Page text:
Here’s an easy way to test if you’re preparing for Purim properly. I’m going to ask you one simple question, that’s it:
If you answered MiShenichnas, or the other MiShenichnas, or LaYehudim , or Shoshanas Yaakov, or any of the other ones, you passed. If, however, the first song that came to mind, and maybe you’ve already been singing, was Chayiv Inish L’Visumei B’Puraya… we should talk.
Purim is about a lot of things. 1) It’s about hidden miracles, with Hashem pulling the strings behind the scenes of what looks like just a lot of political intrigue and maneuvering. 2) It’s about humans being empowered to take initiative, with Mordechai’s stirring call to Queen Esther and her dangerous, inspiring response. 3) It’s about re-accepting the Torah with love and excitement, as opposed to being forced to accept it begrudgingly. 4) It reminds us to maintain boundaries between ourselves and the negative aspects of our surrounding cultures, while being involved enough to impact them positively. 5) It encourages our nation to come together, giving the lie to the accusation that we’re a splintered and disconnected nation. And there’s more.
But you know what it’s not about? Drinking. Purim needs to be more than a day to get drunk with a Hechsher. And if the first song that comes to mind when you think about Purim is the quintessential Jewish drinking ditty, if the lion’s share of the Purim hock you’re having with your friends is whether or how much you’ll be drinking, if your Hachanos for Purim consist of buying bottles and reading labels instead of buying Sefarim and learning up Sugyas, that’s a problem. Don’t let drinking hijack the real significance Purim is supposed to have.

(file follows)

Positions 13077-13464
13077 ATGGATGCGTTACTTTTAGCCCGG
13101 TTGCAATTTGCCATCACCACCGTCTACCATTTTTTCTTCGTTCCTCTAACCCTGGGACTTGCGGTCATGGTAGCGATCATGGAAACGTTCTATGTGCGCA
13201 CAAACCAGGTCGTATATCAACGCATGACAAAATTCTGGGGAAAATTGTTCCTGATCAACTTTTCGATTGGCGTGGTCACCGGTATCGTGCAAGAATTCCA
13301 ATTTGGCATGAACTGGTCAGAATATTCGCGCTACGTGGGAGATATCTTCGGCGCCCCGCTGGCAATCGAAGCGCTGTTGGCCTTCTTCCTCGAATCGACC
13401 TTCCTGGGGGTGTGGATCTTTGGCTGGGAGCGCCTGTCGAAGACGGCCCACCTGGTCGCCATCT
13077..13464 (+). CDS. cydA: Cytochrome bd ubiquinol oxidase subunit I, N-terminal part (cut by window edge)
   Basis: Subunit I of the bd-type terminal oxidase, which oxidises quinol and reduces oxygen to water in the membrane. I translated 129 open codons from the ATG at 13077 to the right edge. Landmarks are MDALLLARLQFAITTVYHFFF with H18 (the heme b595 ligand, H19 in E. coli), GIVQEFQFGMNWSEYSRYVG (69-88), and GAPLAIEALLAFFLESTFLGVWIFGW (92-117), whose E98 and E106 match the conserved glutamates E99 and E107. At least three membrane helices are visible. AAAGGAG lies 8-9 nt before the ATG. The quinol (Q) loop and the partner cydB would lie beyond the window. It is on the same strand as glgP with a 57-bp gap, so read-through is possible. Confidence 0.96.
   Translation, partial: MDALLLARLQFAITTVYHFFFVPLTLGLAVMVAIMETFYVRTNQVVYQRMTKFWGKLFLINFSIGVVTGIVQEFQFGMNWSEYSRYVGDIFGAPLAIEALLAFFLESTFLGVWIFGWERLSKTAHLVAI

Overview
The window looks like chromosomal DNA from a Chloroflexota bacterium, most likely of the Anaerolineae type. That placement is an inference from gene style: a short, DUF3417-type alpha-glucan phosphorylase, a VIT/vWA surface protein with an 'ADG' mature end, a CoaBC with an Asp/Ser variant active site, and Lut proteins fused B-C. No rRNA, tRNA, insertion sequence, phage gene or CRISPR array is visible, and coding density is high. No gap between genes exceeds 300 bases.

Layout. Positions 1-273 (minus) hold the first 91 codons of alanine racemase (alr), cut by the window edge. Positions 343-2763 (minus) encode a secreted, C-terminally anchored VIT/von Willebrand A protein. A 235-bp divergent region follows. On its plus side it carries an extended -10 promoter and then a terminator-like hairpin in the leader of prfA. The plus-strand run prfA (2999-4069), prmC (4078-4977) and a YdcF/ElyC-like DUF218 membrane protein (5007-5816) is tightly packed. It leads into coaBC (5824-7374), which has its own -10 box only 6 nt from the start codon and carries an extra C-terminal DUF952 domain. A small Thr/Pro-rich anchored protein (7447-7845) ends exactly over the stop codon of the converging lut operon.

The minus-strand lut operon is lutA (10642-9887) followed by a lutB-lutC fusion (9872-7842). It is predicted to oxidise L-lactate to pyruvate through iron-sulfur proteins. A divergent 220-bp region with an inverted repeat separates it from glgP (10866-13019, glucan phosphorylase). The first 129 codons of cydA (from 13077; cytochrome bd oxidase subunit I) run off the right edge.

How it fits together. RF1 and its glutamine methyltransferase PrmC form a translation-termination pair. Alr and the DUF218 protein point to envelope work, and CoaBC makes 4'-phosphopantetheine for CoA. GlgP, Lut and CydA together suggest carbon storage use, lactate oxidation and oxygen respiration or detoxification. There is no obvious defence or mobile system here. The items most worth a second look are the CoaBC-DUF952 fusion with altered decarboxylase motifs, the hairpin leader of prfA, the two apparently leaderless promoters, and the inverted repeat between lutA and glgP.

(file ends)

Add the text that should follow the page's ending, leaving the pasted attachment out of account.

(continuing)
This is not to opine that there’s no place for drinking. You’re doubtless familiar with the Sugya already, those who say you should and those who say you shouldn’t. In the right environment, with the right people, drinking can be a very powerful tool that can help a person open up, peer past the masks and lies he usually tells himself, and get a glimpse of who he really is inside (although sometimes those insides try to make things too easy and come outside on their own…). The point is much more about your attitude than whether or not you end up drinking.
Personally, I feel that the Rema’s presentation contains the most important piece of the entire discussion: whatever you end up doing, it should be done L’Shem Shamayim. What you drink (wine), when you drink (Purim day, not before or after and not at night), where you drink (at a Seuda), how you drink (from a cup, not a bottle), and who you drink with (Bnei Aliya and Rebbeim) all stem from that one question: are you drinking because it’s an excuse for some fun, or because you believe that this is how Hashem wants you to do Purim?
That’s a test much more difficult than the one we started with, and only you can give yourself the answer.
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